On Prisoner #280

Prisoner #280 was listed in the prison records as the Widow Capet. She, along with almost 400 other women, was executed by the new-born French Republic with the new form of capital punishment, the guillotine. We think of that device as being a cruel, almost barbaric method of punishment, but the French revolutionaries saw it as being a much more humane way to kill prisoners. That, however, was of little comfort to this widow or the over 17,000 total Frenchmen who died that way, including the former King, Louis XVI and many other members of his royal family.

The widow’s crimes included treason (which seems to have been almost a catch-all charge during the period for any enemy of those in power at the moment) and, more damning, incest with her young son. Perhaps it was because she had friends and family in other countries that led the court to charge her with the treason. She denied both charges, of course. These charges, and her impending death as well as the conditions of her imprisonment, turned her hair white while she was held. She developed a hacking cough and even lost sight in one eye while in custody of the State. She was only 38 at the time.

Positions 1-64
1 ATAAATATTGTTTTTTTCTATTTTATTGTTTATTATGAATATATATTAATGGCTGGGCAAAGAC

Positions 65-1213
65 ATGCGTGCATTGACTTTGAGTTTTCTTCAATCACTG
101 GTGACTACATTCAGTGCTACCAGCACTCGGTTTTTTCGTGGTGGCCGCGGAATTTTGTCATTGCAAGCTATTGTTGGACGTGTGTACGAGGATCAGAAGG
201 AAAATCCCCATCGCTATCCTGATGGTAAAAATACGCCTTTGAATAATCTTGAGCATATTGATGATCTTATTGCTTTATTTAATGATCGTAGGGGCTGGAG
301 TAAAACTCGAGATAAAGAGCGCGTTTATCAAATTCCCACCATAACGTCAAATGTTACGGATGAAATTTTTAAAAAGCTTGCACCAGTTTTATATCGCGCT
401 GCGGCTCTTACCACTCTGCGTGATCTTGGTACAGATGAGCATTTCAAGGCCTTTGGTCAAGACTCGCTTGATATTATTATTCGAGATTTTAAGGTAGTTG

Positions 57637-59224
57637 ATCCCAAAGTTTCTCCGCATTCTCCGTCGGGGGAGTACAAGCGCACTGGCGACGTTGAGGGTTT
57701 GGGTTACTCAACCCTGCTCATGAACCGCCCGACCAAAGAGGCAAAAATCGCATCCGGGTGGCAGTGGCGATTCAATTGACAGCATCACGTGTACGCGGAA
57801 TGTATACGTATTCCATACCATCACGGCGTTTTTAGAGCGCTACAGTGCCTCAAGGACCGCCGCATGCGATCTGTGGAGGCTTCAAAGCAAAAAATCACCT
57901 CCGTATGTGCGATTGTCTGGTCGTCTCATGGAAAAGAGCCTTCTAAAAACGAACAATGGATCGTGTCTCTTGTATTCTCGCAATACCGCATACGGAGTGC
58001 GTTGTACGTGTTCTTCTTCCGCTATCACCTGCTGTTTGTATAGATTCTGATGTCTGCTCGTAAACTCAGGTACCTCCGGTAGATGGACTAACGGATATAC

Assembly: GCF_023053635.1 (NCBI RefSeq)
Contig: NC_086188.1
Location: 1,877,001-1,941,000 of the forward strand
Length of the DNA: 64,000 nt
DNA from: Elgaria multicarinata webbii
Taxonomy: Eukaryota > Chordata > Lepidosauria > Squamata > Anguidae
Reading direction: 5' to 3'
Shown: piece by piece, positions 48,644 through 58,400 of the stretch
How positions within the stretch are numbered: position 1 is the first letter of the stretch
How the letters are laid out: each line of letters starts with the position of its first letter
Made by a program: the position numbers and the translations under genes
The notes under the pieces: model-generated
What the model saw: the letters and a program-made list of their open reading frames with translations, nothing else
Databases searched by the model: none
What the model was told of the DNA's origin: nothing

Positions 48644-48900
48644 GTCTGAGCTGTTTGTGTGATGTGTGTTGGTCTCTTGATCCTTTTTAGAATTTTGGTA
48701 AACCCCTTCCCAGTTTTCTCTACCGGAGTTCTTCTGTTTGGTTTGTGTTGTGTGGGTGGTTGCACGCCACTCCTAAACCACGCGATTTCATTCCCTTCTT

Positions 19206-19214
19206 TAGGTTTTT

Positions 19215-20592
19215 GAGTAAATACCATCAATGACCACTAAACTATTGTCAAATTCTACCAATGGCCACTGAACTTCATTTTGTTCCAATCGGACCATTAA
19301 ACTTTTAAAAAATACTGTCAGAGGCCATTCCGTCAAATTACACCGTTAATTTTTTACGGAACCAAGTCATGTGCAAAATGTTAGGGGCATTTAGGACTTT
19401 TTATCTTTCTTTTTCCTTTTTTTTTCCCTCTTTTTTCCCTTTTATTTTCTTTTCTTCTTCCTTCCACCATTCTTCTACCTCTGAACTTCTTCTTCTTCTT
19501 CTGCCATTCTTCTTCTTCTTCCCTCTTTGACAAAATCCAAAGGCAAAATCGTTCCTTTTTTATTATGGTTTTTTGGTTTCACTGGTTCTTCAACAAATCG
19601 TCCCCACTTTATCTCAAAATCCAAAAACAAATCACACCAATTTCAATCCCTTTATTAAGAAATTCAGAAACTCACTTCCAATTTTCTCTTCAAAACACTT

Her prison, the infamous Conciergerie, was where prisoners waiting for their execution were held. For over two month, the Widow Capet endured the degradation of the nights with rats running over her and the odor of their urine, of the walls dripping with slime and mold, and of the fetid food offered with a sneer by the guard. The 11’x6′ cell afforded little more room than to turn round properly. Down from her room, cells for groups of prisoners that had straw on the floor to absorb their wastes lined the hallway. She could hear the pitiful moans and screams of the wretched prisoners who were being dragged off to meet the so-called justice of the Revolutionary Tribunal.

Finally, it was her turn. They shaved her head and tied her hands behind her tightly. People of Paris turned out every day to watch the “sport” of the most recent executions, and, sure enough, a decent crowd had assembled to watch the festivities. As she climbed the scaffold to her death, the widow stepped on the foot of the executioner. “Pardon, sir,” she said, “I didn’t mean to do that.”

After her beheading, the prisoner known as #280’s headless corpse was thrown into an unmarked grave while shovels full of quicklime covered her. For his work, the gravedigger presented the following bill to the Revolutionary Tribunal: “The Widow Capet. 6 livres for the coffin. 15 livres, 35 sols for the grave and gravediggers.”

It wasn’t until over 20 years later that her body was exhumed and reburied under a marker that described her as most of us know her:

Marie Antoinette, Queen of France.

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